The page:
According to Medilink UK, the University of Birmingham created a test called Saliva SmokeScreen to test for nicotine exposure. The saliva test actually checks for cotinine, a byproduct of nicotine. Creator Dr. Graham Cope notes it could determine whether someone has smoked within the past three days.
To take the test, a person needs to either spit in a container or have the inside of his mouth swabbed by a doctor or lab technician, according to GFC Diagnostics. The Saliva SmokeScreen test uses a strip that is dipped into a saliva sample, but more precise results come from a mouth swab that is sent to a lab for testing.
The American Association for Clinical Chemistry says that doctors and employers usually test for nicotine and cotinine in saliva to check on a patient's health or to follow insurance guidelines. For example, some health insurance companies require random nicotine testing for members to be eligible for lower insurance costs. Doctors can also use the test to help patients quit smoking and learn more about their health histories.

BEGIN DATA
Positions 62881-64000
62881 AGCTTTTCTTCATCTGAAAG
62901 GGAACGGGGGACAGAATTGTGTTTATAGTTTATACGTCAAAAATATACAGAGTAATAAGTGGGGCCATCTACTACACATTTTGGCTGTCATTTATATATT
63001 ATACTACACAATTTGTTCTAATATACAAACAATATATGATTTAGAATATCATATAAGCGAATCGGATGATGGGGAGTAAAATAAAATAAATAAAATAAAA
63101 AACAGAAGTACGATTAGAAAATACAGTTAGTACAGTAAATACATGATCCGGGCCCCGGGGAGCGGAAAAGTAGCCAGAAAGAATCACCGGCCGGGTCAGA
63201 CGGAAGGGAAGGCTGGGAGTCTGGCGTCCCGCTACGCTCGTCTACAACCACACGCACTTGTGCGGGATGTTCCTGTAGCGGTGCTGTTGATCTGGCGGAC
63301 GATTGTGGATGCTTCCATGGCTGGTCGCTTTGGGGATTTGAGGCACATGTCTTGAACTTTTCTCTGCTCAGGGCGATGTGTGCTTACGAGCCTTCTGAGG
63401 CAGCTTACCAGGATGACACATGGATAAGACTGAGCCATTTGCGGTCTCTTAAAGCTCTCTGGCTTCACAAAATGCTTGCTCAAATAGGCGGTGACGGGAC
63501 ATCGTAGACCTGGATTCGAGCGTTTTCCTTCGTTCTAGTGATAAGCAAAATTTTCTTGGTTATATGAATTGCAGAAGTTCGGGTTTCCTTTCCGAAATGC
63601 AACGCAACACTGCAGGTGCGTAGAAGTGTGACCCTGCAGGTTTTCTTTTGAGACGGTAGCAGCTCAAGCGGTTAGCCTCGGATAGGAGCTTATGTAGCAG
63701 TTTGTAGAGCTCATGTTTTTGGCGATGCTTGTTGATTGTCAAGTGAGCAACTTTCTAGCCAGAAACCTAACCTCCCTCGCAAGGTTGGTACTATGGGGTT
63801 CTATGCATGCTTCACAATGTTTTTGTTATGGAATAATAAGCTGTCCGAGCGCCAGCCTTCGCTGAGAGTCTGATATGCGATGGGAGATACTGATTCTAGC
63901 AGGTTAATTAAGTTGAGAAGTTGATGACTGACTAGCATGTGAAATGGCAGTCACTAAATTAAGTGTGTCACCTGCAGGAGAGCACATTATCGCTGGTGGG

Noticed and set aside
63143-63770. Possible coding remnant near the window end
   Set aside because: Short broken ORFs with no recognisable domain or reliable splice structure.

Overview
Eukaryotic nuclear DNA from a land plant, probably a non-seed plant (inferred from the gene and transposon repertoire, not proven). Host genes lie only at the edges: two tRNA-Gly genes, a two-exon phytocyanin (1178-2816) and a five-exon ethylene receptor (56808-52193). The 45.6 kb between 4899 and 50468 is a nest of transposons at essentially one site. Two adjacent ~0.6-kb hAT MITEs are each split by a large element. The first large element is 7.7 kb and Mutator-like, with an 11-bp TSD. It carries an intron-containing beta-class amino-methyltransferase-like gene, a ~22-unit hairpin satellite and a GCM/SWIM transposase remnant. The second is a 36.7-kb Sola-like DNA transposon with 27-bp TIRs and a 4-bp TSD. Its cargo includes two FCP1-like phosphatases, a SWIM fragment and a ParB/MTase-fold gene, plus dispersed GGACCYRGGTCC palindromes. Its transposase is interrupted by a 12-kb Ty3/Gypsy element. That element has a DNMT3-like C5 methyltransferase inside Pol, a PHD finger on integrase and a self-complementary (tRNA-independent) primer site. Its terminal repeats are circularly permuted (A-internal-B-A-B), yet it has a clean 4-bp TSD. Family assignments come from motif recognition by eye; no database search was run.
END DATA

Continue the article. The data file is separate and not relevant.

The reason labs test for cotinine rather than nicotine is that nicotine leaves the body much quicker, notes the Centers for Disease Control and Prevention. After someone ingests nicotine through smoking, chewing or even touching tobacco, the chemical is absorbed into the body. Cotinine remains in the body after nicotine breaks down.